Before the shrimp boat could be deployed, Garrett and several of his Boy Scout buddies had to complete the task of cleaning out foam insulation from the bowels of the boat.
“We had to climb inside the boat and pick up these huge chunks of foam and other trash,” Garrett said. “We had to be careful because of all the rusted, jagged metal. We spent an afternoon in the boat, and we got it cleaned up.”
The day to deploy the 50-foot, steel-hulled shrimp boat finally arrived, and the Ards headed out about 14 miles into the Gulf. The superstructure had already been removed from the shrimp boat, and a large steel cylinder with many nooks and crannies was welded onto the hull for improved fish habitat.
“The barge with the shrimp boat left about 3 a.m.,” Garrett said. “When we got there on the Fairwater II (another of Tom’s charter boats), the crane just picked the shrimp boat up and put it in the water. When it caught water, it just went straight down. It was a huge sense of relief – like, ‘Wow, we actually did it.’ We had been working on this for so long. When Dad and I started talking about raising $25,000 to build a reef, it almost seemed unattainable. Then it happened, and it was like, ‘We just did that.’ It was a huge sense of accomplishment.”
Garrett had previously met with Marine Resources Director Scott Bannon and Artificial Reefs Coordinator Craig Newton to discuss the reef project and get it properly permitted.
“Alabama’s artificial reef program was founded by anglers like Garrett’s grandfather, and Garrett’s project is a testament to his legacy,” Newton said. “I’m extremely proud of Garrett’s achievement, and I’m anxious to watch the reef develop over the coming years.”
Director Bannon added, “I am a big supporter of Scouting and was excited to hear about Garrett’s plan to create an artificial reef. It required a lot of physical and administrative work on his part, and I applaud his diligence to see it through to the end. Watching the video of Garrett’s reaction to the reef being deployed was priceless. His contribution to the Alabama Artificial Reef Zone will be enjoyed by anglers for many years to come.”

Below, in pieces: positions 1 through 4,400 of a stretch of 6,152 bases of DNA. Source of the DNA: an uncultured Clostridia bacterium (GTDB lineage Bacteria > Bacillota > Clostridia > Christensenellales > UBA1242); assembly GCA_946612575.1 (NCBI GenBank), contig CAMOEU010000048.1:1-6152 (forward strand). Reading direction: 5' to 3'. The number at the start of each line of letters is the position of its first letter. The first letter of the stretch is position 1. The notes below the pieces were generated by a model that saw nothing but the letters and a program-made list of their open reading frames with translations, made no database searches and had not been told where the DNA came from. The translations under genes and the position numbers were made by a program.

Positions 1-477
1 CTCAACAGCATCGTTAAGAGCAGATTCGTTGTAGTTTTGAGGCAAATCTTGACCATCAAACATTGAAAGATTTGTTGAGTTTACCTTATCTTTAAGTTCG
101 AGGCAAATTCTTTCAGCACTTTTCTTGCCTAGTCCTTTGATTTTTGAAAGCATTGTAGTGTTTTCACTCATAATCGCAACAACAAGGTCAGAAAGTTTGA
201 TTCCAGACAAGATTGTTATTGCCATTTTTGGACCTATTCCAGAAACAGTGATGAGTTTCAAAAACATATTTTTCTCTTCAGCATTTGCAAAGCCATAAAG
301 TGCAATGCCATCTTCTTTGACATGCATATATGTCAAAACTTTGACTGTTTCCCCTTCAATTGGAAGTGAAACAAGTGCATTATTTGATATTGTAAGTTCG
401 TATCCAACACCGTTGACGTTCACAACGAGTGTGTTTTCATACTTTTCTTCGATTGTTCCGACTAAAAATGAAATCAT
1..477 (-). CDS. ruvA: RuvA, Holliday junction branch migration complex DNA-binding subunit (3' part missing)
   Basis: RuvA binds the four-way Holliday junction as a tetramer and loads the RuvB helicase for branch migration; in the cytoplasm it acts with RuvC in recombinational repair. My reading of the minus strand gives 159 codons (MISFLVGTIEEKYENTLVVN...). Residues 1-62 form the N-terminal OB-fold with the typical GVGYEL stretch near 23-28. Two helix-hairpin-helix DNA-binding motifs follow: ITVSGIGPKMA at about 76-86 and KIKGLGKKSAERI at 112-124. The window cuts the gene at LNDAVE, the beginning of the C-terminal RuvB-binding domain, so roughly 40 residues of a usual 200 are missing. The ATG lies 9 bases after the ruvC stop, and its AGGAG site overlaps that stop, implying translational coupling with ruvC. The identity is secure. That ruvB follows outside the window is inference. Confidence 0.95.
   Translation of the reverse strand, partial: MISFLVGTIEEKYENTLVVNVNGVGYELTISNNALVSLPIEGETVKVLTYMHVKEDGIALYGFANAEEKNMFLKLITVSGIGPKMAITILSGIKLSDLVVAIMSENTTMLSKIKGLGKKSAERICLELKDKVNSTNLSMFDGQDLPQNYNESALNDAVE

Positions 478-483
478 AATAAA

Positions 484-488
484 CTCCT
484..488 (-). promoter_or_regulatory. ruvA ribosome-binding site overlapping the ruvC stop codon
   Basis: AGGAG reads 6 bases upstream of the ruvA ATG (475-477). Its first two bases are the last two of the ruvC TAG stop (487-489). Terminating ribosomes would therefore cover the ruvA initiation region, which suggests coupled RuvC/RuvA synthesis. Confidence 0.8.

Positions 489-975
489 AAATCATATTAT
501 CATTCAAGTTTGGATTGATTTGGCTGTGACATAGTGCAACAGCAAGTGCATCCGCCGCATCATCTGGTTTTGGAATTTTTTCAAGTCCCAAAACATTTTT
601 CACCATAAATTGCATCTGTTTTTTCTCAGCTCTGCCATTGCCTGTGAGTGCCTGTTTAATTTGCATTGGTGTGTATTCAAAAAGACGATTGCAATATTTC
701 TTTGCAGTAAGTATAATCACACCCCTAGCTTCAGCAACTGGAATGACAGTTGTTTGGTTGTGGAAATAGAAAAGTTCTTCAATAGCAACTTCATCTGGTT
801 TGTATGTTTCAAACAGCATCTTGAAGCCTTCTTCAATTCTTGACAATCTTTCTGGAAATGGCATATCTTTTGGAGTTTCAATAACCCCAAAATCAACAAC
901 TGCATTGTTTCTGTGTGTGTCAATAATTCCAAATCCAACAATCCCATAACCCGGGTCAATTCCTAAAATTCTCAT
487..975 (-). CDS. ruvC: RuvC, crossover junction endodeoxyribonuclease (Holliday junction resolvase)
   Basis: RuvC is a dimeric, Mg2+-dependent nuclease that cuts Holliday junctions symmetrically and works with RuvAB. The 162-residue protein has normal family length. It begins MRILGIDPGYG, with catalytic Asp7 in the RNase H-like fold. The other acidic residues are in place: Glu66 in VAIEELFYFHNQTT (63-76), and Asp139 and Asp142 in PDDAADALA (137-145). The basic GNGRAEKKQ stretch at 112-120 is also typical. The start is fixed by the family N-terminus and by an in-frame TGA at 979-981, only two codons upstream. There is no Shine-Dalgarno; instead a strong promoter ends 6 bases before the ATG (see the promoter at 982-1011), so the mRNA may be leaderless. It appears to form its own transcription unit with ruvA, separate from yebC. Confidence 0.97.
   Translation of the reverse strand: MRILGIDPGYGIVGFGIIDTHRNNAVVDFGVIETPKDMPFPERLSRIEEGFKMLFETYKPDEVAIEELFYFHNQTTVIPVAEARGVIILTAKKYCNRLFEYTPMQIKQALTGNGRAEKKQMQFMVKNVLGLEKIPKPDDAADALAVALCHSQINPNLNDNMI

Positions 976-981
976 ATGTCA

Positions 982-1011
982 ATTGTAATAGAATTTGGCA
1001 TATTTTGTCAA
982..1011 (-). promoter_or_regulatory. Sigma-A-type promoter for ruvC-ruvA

When the local news media heard about the memorial reef, Garrett gained a great deal of exposure, which led to the revelation of how the reef memorialized another captain.
When word spread about the reef, Garrett was contacted by the daughter of the late owner of the Southern Heritage, the shrimp boat that the Ards deployed.
The message from Amber Rogers Joyner read: “The Southern Heritage was my daddy’s boat, his pride and joy. He loved that boat, and he loved being on the water. Not sure if you know the story along with the boat, but he passed last January. He’d be so happy to know what you’ve done – the Southern Heritage staying in the water and being a place people will be able to enjoy for years to come. Thank you, Garrett! It’s a place I will definitely be taking my children to enjoy.”
Garrett said, “It was kind of the same deal I had with Poppa’s boat, the Boll Weevil. It started out as a memorial reef for my Poppa and it grew into a memorial reef for her dad.”
Unlike his dad, Garrett will not continue the family tradition of becoming a charter boat captain.
Despite his connection to the Gulf Coast and the Gulf of Mexico, Garrett’s interests are in the wild blue yonder instead of the deep blue sea.
He’s headed to Mississippi State University this fall to study aerospace engineering and play trombone in several of the school’s bands.
Garrett, however, will be back home for a trip on his dad’s boat next year to see how many big red snapper are hanging around the Capt. Gloyice Ard Memorial Reef.
David Rainer is an award-winning writer who has covered Alabama’s great outdoors for 25 years. The former outdoors editor at the Mobile Press-Register, he writes for Outdoor Alabama, the website of the Alabama Department of Conservation and Natural Resources.